In this section we outline the framework of DCMD. The main steps of the model include mixture distribution specification and parameter estimation for modelling observed data, calculation of conditional distributions for each sample, and calculating distances between samples and cluster centres to use in distance-based classification methods. The mixture model and conditional distribution estimation are described in Shestopaloff et al. [21]. It is proposed to model the underlying population rate structure of the observed count data using a mixture distribution with Poisson-Gamma components, then conditioning on observed sample counts and resolution to obtain sample-specific distributions. In the next step, we use the sample-specific distributions for classification by calculating the distances between distributions.

Model specification and estimation

Microbiome data typically consists of OTU counts, as illustrated in Table 1. The notations used in our method formulation are as follows:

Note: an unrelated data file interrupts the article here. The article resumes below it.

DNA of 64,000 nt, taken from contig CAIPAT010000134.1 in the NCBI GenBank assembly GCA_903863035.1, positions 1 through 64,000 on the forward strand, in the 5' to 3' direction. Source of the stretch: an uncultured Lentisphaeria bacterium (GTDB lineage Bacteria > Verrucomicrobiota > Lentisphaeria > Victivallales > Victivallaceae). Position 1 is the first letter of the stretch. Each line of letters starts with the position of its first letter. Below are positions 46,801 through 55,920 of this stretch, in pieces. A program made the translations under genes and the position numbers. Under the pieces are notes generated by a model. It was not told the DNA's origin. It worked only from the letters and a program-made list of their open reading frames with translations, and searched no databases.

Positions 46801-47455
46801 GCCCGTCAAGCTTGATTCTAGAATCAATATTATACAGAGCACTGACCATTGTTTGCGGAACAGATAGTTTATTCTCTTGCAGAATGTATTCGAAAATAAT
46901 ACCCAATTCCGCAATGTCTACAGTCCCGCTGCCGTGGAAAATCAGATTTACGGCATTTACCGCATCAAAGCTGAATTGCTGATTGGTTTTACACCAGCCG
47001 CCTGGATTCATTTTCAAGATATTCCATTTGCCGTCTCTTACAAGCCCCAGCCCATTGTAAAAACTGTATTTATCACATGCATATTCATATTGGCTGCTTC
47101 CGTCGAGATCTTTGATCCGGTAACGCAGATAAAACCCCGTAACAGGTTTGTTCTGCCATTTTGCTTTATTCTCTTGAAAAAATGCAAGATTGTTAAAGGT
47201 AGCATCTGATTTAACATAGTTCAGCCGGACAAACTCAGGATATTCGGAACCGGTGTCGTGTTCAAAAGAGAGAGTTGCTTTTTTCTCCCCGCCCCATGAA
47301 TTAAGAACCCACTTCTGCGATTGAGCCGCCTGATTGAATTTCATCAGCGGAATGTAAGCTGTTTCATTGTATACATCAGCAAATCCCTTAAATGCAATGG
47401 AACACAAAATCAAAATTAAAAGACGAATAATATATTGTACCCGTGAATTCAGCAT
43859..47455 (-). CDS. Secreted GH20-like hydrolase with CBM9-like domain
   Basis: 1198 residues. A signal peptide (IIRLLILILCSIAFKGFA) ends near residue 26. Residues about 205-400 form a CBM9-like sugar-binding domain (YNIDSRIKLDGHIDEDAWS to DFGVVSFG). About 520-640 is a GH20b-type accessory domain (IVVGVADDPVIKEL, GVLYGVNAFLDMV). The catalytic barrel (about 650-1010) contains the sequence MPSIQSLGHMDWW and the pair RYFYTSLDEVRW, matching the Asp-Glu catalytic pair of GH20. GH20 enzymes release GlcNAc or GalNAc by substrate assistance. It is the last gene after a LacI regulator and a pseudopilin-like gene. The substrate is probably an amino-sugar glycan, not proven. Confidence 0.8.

nij, i = 1,…,I for j = 1,…,J, the count of the jth OTU of the ith sample.

Ni, the total number of aligned reads of sample i, Ni = ∑jnij

Without loss of generality, we focus on a specific OTU and omit the jth subscript for subsequent notation. Assume that the observed counts, ni, are Poisson distributed with rate ri = qiNi, i = 1,…,I for sample i, where qi is the individual-specific relative abundance and is sampled from some general OTU relative abundance distribution Gq. Then we have, where , and , with sampled from , which is the rate normalized to the average sample reads to make sure that the counts are treated on the same scale. Thus, the observed count for a specific site of OTU is

Since the distribution of OTU is zero-inflated, skewed, and heavy tailed, we propose a mixture distribution to approximate G. For positive rates on a given interval, we specify a set of Gamma components, Γ(α, β), with shape α and rate β, to cover the range of the data. To separate structural zeros from low-rate and undetected samples, we include a zero-point mass, , where P(ni = 0) = 1. Additionally, for sparse high rates, we define a high-count point mass, , where P(ni>C) = 1, C is the truncation point and 1(∙) is the indicator function. The full set of mixture components is Ω = (Gz, G1, G2,…,GM, GC+) where Gz is a zero-point mass, Gm, m = 1,2,…,M, is a set of Gammas components Γ(αm, βm), and GC+ is a high-count point mass. The process for defining the mixture model components is described in detail in the Simulation section.